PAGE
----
Plastic bans in Asia: weak tea for complex problems

A worker sorts used plastic bottles to be recycled at a plastic recycling centre in Denpasar, Bali, Indonesia, 21 June, 2019 (Photo: Reuters/Christo).

Author: Kris Hartley, Education University of Hong Kong

The turn of the decade is seeing substantial efforts to reduce plastic pollution across Southeast Asia. Around the world, trillions of plastic bags are used each year with troublesome impacts on living conditions and waste infrastructure. In Thailand, a ban on plastic bags for major retailers took effect this year. The Thai government also recently banned imports of electronic and plastic waste. These initiatives reflect an admirably coordinated policy mix, but the effort deserves thoughtful broadening.

Plastic waste is wreaking havoc on natural and human settings, clogging urban drainage systems, befouling rivers and oceans, and exacerbating floods. Plastic bag bans are an appropriate initial step. Still, broader initiatives can be taken such as London retailers’ commitment to ‘plastic-free zones’ and New Zealand’s plastic-free ‘unwrapped‘ program in supermarkets. These efforts are creative extensions of what is said be the world’s first plastic-free supermarket aisle in the Netherlands.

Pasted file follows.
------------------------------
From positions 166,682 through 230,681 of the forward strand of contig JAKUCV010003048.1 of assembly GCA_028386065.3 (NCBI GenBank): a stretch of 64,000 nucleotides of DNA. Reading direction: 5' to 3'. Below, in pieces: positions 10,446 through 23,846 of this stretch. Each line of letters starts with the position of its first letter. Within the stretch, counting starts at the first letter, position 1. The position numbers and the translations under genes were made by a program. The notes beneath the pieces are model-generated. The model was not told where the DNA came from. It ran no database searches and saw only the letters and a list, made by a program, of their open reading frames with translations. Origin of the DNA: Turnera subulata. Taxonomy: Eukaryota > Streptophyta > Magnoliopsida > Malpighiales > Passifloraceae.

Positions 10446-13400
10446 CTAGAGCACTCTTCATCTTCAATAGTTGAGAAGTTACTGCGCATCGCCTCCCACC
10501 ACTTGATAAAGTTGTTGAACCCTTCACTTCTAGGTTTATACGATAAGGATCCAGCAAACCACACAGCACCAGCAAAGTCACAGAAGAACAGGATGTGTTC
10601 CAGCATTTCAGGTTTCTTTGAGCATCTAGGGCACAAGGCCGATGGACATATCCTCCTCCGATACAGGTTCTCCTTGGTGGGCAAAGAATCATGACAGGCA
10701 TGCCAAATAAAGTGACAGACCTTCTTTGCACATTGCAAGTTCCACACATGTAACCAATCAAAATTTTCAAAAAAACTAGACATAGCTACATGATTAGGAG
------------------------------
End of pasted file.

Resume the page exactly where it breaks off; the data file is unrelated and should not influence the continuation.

As blunt policy instruments, bans on or extra charges for plastic bags have mixed results. After the 2015 introduction of a surcharge in the United Kingdom, the number of plastic bags sold by retailers fell precipitously. On the other hand, a 2002 ban on plastic bags in Dhaka, Bangladesh appears to have accomplished little. In Kenya, a similar ban has been irregularly enforced and resulted in illegal smuggling by ‘bag cartels’.

Such bans also threaten some industries; a plastic bag factory on the outskirts of Bangkok saw a 90 per cent <a target=_blank href="" …continue reading